For the longest time I was under the impression that a “real job” was specific to a corporate office where you worked from 9 am until 5 pm and occasionally had a few vacation weeks you could take off. Ever since working in an office for 3 years and then starting my own freelance business my idea of what a “real job” is has drastically changed. There are a few notions about work that are instilled in us from a young age, such as making as much money as you can and always climbing the corporate ladder to some day become a manager or president. And while those are valid career goals, they aren’t the only valid path to take when it comes to how you want to spend your life and make a living.
I think that 2018 was the turning point for me where I realized that I was done coveting an office job as a way to validate myself and my aspirations. The person I want to be and the field I want to work in doesn’t lend itself easily to 9-5 office work and I’m slowly recognizing that that’s okay. Being a writer means I need the flexibility to create during the times that are optimal for me, often in the late mornings, early afternoons. Some creatives work better in the evenings, others at the brink of dawn—it’s different for everyone, but it doesn’t make it any less valid. When I was working in an office (luckily located fairly close by public transit to my apartment at the time) I would wake up at 6 am, get ready, make it to the office for 9 to clock in, and then spend most of the morning doing mediocre work because I was trying to wake myself up with a lot of coffee. And by the time the day was coming to an end, I would have to pack everything up, take about 45 minutes during rush hour to get home, and spend the evening only wanting to mindlessly relax after an early and exhausting day.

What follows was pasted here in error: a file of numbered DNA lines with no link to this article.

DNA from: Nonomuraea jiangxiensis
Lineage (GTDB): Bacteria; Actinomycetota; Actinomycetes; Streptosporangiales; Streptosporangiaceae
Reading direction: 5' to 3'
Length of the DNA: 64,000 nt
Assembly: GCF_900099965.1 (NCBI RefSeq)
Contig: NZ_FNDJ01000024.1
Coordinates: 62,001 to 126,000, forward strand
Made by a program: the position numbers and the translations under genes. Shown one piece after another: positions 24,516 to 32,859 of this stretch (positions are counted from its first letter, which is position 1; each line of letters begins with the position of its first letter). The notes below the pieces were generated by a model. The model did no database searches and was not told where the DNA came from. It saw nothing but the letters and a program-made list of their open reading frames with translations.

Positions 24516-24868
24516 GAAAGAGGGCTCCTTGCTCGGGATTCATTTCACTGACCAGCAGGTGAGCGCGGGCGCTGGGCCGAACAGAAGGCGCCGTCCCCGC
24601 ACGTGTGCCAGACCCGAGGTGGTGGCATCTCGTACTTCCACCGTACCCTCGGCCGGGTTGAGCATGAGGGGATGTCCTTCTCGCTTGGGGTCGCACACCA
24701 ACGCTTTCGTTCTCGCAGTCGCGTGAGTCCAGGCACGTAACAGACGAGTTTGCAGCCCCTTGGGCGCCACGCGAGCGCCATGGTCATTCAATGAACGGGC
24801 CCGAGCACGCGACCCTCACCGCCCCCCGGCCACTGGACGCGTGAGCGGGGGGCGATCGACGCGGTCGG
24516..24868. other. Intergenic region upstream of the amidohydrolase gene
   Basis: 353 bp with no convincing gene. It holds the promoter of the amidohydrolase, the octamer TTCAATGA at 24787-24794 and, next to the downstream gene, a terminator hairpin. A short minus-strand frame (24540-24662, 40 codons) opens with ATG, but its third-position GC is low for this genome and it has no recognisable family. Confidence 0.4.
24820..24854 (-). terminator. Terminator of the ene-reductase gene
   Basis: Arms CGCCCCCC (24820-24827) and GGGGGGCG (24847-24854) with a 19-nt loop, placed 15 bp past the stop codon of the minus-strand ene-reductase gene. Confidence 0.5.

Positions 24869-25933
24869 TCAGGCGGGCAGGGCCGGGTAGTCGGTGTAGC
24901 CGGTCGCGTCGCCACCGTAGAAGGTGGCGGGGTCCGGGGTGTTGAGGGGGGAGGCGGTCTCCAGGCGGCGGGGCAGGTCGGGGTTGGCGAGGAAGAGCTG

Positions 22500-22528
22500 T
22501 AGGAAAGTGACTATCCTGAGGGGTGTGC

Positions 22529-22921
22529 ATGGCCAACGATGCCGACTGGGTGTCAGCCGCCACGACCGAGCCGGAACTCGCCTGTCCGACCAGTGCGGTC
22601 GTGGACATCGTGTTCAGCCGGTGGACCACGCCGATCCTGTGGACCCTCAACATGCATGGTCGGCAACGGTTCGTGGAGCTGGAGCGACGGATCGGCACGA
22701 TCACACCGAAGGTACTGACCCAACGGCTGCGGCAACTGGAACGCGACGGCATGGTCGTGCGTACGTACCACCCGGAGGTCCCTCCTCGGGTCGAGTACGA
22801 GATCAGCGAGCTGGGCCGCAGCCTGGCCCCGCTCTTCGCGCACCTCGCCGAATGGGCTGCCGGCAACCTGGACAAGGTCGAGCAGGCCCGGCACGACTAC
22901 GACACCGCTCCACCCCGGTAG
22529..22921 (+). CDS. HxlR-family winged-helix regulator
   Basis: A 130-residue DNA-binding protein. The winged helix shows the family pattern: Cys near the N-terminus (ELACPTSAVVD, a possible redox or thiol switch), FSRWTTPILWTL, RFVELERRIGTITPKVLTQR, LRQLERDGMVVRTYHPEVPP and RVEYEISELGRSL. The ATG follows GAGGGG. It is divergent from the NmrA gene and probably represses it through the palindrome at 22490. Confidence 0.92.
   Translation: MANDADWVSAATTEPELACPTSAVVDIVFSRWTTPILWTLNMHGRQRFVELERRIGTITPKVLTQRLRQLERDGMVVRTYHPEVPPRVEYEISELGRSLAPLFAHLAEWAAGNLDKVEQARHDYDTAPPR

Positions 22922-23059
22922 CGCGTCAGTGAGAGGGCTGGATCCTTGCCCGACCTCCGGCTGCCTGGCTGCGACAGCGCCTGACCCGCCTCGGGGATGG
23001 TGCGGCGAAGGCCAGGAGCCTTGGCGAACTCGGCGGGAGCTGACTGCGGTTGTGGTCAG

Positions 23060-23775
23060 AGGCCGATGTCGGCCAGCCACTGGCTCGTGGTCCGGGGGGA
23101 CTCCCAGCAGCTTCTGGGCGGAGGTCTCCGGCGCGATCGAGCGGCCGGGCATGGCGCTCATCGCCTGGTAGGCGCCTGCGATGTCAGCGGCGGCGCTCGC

Now, let’s address the elephant in the room—yes, I was making a good amount of money in this job, but it never seemed to contribute to my happiness. I spent most days dreading having to go to work in the mornings and used my income to shop myself happy by buying things I didn’t need. I was more relaxed about my paycheque than I am now as a freelancer, but the environment I was in and the purposeless work made me consider quitting every day until I finally did. The office moving to a different city was just the push I needed to at least consider taking my writing more seriously. And, of course, there are days where I would love to see the same amount appear in my bank account every 2 weeks, but the realization that I can now do what I love most for the money I make is enough to keep me pushing forward with freelance content writing and finding new, interesting clients to work with.
For the first time in a long time I am accepting that I am done coveting an office job.